(8) Turn left along the quiet road, taking care of any traffic. The chalk ridge of the North Downs can be seen to the right, and the Sussex Weald to the left.

After 360m you will come to a farm on the right, Burnt Pit Farm. Turn right here onto the signed public bridleway which leads you through the gateway and past a barn on the right. As you come to the fenced field ahead, follow the gravel path as it bears right and then leads you around the edge of the field on the left. The path leads you through a single metal gate and on through a section of woodland.

Further along, the path merges with a larger tarmac track. Keep ahead and the track will lead you between courtyard buildings on the left and an equestrian menage on the right. A few metres later you will reach the signed junction which you passed through on your outward leg, with the barn on the right. From this point you will be retracing your steps back to the start point.

To do this, keep ahead on the tarmac lane which swings left. The remains of an icehouse from Greathed Manor can be seen in the field on the right under an oak tree. Continue ahead along the lane which leads you past the manor entrance on the left and then, much further along, becomes Ford Manor Road. At the end of this road, turn left to reach the bus stop where the walk began.(D/A)

Waypoints :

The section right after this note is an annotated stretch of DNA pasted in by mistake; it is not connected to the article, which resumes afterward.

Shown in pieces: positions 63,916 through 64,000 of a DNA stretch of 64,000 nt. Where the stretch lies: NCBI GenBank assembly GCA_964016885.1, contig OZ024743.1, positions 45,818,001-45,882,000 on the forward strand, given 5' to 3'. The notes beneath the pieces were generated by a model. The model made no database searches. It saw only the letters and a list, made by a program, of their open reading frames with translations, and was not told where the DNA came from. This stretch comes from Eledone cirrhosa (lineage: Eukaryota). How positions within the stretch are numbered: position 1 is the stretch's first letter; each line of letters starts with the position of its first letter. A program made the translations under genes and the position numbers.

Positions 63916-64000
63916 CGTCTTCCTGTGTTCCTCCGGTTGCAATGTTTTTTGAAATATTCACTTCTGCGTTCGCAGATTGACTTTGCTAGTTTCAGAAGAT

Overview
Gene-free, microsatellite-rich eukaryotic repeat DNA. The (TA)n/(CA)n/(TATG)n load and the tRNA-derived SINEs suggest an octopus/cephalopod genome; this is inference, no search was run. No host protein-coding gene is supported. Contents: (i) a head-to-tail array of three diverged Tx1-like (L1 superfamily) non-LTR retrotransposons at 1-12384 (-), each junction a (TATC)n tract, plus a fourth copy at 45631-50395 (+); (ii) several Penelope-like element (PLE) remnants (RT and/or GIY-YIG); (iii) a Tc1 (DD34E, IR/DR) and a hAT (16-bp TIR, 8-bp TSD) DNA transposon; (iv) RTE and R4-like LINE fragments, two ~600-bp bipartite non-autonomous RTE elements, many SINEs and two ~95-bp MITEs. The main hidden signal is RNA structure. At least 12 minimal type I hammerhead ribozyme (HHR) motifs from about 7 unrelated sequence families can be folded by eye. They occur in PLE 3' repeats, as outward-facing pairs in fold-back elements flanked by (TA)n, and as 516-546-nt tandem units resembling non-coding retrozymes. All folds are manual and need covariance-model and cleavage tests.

D/A : mi 0 - alt. 253ft - Plough Inn
1 : mi 0.88 - alt. 256ft - Fork
2 : mi 1.58 - alt. 348ft - Spring Wood
3 : mi 2.27 - alt. 554ft - Dry Hill
4 : mi 2.39 - alt. 548ft - Fenced track
5 : mi 2.65 - alt. 443ft - Buildings
6 : mi 3.12 - alt. 295ft - Bungalow
7 : mi 3.61 - alt. 348ft - Farm between buildings
8 : mi 4.09 - alt. 420ft - Old Lodge Farm
D/A : mi 5.55 - alt. 253ft - Plough Inn

Useful Information

This walk is published through a collaboration with the Surrey County Council. The route includes several climbs and descents throughout. The tracks and paths through woodland and farmland are mostly firm, but some sections can become very muddy and slippery in winter and after periods of rain so stout boots are recommended all year and wellingtons with grips in winter/after wet periods. You will need to negotiate a few kissing gates, a stream crossing (the stream is narrow but can be deep) plus three stiles (one of which is enclosed with wire fencing so dogs will need a lift over). You will be sharing some of the fields with livestock (sheep, horses and maybe cattle) so take particular care with dogs.

If you are looking for refreshments, the Plough Inn at the start of the walk is open all day. There are shops and other pubs in Dormansland village, half a mile from the start of the walk. Ordnance Survey Map: Explorer 147 Sevenoaks & Tonbridge. This walk follows public rights of way which cross private and public land. Information is included for your interest, but please respect people's privacy, keep dogs under control and remember the Countryside Code.

Visorando and this author cannot be held responsible in the case of accidents or problems occuring on this walk.